“I am thrilled to announce our partnership with Arcimoto, a visionary company that shares our commitment to innovation, sustainability, and pushing the boundaries of what’s possible,” said MATBOCK President Zach Steinbock. “Together, we are poised to reshape industries and redefine possibilities, merging our expertise in cutting-edge technology and design. This collaboration marks a new chapter in both our journeys, and we’re excited to accelerate progress towards a more efficient and exciting future.”
How This Helps Arcimoto
One thing the press release won’t tell you is that Arcimoto is struggling. Despite the industry boom in the electric vehicle market, Arcimoto has found it challenging to stay afloat and maintain financial stability.
A fellow writer here (and I use the word “fellow” very loosely) described the situation, and the situation of other three-wheeled vehicles, as “sliding into the abyss” in January, and basically said that anyone writing favorably about them must be getting paid to do so (for the record, I have never received anything but some 3D-printed toy cars from any of these companies and only write about them because I think they’re neat). He was right that they were struggling financially to sell something that historically has not sold well, though.
But, just the next month, some of the companies managed to grab a root that was hanging on the edge of said abyss, and climb back out. I’m no financial writer, and you should never come to me for financial advice, but it seems most of them are still alive and kicking in some form now 6 months later, but that doesn’t mean they’re anything close to a guaranteed future success story.
The good news for Arcimoto here is that this deal (of undisclosed amounts and timeframes) moves it at least a step away from the abyss, which means its peacetime efforts to sell fun three-wheeled rightsized vehicles for urban and suburban drivers is just a little closer to long-term survival.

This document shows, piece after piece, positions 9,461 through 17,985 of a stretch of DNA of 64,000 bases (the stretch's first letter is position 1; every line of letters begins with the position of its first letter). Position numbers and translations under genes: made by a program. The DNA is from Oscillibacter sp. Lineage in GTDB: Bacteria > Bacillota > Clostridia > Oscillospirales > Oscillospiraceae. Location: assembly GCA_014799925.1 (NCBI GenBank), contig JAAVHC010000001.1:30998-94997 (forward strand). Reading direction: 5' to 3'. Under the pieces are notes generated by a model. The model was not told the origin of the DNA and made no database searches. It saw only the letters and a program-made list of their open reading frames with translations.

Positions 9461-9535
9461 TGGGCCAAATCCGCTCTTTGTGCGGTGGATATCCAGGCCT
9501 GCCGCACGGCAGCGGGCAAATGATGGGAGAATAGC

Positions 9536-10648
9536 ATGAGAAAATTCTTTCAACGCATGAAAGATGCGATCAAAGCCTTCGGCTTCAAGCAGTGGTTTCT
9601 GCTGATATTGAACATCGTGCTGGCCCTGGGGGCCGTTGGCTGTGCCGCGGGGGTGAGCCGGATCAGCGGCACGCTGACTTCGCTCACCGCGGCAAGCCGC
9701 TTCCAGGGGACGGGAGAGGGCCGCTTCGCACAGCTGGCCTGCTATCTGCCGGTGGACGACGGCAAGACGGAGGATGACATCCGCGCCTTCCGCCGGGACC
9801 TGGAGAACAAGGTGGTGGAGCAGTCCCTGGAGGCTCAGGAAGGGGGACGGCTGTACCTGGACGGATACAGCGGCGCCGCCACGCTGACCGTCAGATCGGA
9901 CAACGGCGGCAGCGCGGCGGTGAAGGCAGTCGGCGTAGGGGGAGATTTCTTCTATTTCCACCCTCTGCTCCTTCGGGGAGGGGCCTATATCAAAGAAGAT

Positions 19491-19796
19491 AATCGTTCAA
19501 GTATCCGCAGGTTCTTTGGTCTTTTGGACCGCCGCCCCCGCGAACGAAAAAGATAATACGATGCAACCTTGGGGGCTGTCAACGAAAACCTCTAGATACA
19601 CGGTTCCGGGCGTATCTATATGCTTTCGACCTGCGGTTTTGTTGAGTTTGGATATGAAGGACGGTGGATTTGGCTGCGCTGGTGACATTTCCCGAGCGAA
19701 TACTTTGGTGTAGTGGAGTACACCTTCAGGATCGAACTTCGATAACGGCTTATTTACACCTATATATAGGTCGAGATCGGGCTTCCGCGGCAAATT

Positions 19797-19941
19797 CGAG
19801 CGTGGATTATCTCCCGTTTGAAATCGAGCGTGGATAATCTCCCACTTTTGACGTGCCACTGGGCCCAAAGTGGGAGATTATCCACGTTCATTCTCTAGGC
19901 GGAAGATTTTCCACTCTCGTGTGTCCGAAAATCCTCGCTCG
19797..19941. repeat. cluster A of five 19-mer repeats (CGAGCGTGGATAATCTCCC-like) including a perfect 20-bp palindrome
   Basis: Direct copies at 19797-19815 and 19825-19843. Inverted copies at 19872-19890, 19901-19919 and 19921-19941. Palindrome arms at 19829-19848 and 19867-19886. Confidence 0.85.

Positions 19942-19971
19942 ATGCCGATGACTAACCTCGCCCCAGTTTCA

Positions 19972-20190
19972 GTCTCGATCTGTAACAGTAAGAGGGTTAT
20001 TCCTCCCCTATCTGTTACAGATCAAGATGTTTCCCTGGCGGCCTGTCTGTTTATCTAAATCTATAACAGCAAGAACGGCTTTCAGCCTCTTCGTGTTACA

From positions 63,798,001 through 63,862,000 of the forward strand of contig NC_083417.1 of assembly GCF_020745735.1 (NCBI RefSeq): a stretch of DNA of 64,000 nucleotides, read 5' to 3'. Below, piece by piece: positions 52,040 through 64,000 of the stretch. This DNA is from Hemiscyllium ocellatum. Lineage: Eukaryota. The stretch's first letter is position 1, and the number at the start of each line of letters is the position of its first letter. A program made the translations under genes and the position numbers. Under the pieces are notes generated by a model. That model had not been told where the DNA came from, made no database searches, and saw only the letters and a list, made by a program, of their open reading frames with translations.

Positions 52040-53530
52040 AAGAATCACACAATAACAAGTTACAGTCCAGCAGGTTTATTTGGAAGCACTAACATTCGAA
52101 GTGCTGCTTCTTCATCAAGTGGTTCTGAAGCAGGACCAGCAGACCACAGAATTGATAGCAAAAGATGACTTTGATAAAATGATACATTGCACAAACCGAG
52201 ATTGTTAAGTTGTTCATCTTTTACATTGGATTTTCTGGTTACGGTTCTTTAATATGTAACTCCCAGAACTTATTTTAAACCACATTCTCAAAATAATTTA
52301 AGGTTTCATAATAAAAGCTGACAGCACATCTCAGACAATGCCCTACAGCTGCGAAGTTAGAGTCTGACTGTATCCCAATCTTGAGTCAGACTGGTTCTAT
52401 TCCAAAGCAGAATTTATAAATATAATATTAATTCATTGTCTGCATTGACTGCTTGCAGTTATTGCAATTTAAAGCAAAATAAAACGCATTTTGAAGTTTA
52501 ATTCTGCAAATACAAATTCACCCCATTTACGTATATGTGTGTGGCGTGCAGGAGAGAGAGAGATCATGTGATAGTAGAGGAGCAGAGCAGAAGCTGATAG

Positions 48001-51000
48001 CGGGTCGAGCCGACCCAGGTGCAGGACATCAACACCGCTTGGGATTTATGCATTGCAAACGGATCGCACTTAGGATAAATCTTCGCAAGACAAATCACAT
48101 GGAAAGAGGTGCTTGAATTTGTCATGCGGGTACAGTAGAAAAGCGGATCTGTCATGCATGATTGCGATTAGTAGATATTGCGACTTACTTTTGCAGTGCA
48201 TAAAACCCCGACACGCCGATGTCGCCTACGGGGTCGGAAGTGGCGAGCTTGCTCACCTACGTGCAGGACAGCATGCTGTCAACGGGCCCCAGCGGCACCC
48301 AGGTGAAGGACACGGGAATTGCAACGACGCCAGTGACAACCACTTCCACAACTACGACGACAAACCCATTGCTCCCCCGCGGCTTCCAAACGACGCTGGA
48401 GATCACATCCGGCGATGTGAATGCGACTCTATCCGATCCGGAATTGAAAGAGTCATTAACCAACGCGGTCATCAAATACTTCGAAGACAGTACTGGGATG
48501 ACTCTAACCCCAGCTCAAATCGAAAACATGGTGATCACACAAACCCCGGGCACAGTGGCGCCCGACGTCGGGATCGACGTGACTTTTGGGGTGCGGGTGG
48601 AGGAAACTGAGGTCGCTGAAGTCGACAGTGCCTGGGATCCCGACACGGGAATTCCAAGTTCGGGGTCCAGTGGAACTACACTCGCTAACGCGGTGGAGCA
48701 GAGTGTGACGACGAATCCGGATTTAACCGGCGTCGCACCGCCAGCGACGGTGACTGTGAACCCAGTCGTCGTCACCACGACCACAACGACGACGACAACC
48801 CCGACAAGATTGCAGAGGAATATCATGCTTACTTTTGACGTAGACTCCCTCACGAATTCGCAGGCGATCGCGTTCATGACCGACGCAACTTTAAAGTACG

We all hate war, but if selling parts for warfighting vehicles is what keeps Arcimoto’s urbanist mission afloat, it’s hard to complain. At least the wasteful nature of military and government spending is sending some of the waste heat to power something good.
That Sounds Very Vague. What Exactly Are They Building?
Arcimoto and MATBOCK aren’t going to tell us what they’re building, but I can make a semi-educated guess here. It’s probably going to be small logistical vehicles and go-kart-like fighting vehicles.
While today’s military vehicles and military-esque SUVs on the streets are getting bigger and bigger, don’t forget how small the old GP (pronounced “Jeep”) from World War II was.
Really, the little 15-horsepower Jeep wasn’t much different from something Arcimoto would build today. But, a little electric vehicle has the added benefit of not needing hundreds or thousands of miles of vulnerable supply line behind it to keep it fueled up and running. Instead, militaries could lay out a few solar panels at a camp or temporary base and charge the thing up using the sun, and then use that solar power to move beans, bullets, and band-aids around.
Even today, e-bikes in Ukraine are proving that independently-powered small vehicles can have a very stealthy and mobile impact on warfare, including shoot-and-scoot operations involving rifles and anti-tank missiles.
So, there’s a lot of opportunity for a company like MATBOCK to use Arcimoto’s parts and technology for militaries.
Featured image: Arcimoto’s vehicles. Image provided by Arcimoto.